KOA’s ain’t what they used to be. Growing up, Greg’s family frequented KOA campgrounds. So did the Kind clan. Back then, we were thrilled if there was a pool (never heated) and we could rustle up a quarter to dive for.
Our July 2010 stay at the Mount Rushmore KOA was like staying at a resort, surrounded by the gorgeous Black Hills scenery at the edge of Custer State Park.
Of course we get a perk no one else enjoys: Evening skits by our very own Caroline.
Planning our South Dakota vacation, Matt was most highly anticipating a trail ride. We did so on our last day in South Dakota, and it was a perfect ending to a great trip. It was a more rugged ride than I anticipated, but gorgeous scenery aboard patient, sturdy stock.
About as close as Greg got to a horse. Or a trail ride.
Camper packed and GPS set, we headed back home, hopefully with a new-found mindset from the west:
One of our favorite parenting techniques is duping kids (ours and others) into learning something through fun. Museums, parks, trails, sports events, the kitchen and especially camping trips are great ways to do this. For instance:
Of course we had to help the children understand how to perch at a bar, order up and start a tab. Educational. Purely educational.
Deadwood is a pretty little town – View from the cemetery:
And views of the cemetery. I’ve always had a morbid fascination with Calamity Jane who, we learned, drank 1 quart of whiskey per day and died very young. Again, educational for the kids.
Calamity Jane’s grave — next to Wild Bill at her request
A look at some of our leaders
Downtown Rapid City has a collection of 40 life-size statues of U.S. Presidents. We met a few of these great leaders:
A peanut farmer (in my humble opinion, a lousy President, yet wonderful person who has done so much good in his time since his White House years.)
Kids at Mount Rushmore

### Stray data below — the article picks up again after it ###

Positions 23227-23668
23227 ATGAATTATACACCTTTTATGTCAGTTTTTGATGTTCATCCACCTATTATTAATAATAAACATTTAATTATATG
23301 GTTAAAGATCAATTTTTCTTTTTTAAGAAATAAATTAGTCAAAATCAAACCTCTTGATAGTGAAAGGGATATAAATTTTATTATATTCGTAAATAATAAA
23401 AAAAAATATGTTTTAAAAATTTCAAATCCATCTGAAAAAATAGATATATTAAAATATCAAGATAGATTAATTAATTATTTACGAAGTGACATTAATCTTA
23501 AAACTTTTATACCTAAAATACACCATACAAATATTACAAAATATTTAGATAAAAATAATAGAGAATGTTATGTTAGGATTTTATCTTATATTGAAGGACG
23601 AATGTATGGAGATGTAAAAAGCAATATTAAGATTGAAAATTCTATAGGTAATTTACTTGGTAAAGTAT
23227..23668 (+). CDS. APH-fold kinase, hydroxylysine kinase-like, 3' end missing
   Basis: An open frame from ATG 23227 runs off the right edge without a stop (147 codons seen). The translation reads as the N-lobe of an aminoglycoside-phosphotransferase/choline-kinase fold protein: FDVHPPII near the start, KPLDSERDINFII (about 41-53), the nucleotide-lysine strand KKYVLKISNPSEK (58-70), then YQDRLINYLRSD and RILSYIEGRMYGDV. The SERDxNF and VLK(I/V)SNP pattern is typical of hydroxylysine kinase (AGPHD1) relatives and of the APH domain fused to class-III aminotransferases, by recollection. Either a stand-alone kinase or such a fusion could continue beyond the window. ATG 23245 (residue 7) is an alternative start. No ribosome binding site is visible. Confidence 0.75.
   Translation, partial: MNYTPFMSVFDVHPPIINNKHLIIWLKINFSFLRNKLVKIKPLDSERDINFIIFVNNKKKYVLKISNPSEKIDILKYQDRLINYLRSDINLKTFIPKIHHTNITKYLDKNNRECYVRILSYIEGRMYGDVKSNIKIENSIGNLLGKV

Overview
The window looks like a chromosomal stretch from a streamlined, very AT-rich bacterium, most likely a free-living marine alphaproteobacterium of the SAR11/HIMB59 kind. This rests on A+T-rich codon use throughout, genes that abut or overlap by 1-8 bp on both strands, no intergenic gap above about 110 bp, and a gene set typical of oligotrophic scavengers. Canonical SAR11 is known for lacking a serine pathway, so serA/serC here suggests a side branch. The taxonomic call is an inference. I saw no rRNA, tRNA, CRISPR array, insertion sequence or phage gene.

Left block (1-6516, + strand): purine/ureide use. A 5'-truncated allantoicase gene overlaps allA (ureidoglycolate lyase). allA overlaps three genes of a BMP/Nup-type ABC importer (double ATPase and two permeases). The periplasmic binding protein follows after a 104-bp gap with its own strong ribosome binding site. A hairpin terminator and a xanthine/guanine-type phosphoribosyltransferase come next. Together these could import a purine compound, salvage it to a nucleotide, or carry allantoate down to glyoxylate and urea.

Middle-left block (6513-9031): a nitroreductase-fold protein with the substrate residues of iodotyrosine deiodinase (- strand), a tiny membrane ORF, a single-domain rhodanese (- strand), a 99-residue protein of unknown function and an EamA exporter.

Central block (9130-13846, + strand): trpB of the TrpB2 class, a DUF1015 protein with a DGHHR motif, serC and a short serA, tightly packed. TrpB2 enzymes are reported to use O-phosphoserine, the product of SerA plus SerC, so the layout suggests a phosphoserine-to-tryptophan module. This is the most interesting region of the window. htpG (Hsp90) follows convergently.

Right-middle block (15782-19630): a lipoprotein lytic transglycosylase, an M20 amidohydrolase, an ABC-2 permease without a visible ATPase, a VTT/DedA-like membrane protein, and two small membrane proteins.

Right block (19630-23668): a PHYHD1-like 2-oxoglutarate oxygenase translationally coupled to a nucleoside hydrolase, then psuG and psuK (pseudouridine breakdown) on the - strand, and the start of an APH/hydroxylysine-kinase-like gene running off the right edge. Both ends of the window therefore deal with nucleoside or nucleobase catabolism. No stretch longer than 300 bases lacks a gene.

Of course one highlight was the monument at Mount Rushmore. Instead of the obligatory shots in front of the 4 men immortalized there, I’ll share this neat profile view of Mr. Washington that impressed the kids more because it was more unique:
Our visit to Crazy Horse started a great campfire discussion about Native Americans… Hopefully our kids’ kids have kids, so they are able to see this sculpture someday. Like my friend Mary says, when they finish it, you’ll be able to see it from the moon.
South Dakota Camping FUN
Okay, enough of the blatant history education. On to some pure fun (with more subtle educational undertones…)
We arrived in the grizzly area at lunchtime. “Stay in your cage,” the guidebook tells you. No problem following direction there, surrounded by dozens and dozens of bears headed for their lunch.
Testing our balance
Greg and I have happy childhood memories of visiting Cosmos. Hopefully our kids do now, too.
Keystone: More Wild West
At the base of Mount Rushmore, Keystone is half old-west-tourist-town with a twist and half new-development. We liked the whole place.
Our two eldest kids are in the midst of studying U.S. history–one of my passions, as well. ‘Perfect time to take our *new* camper to the “other Dakota.”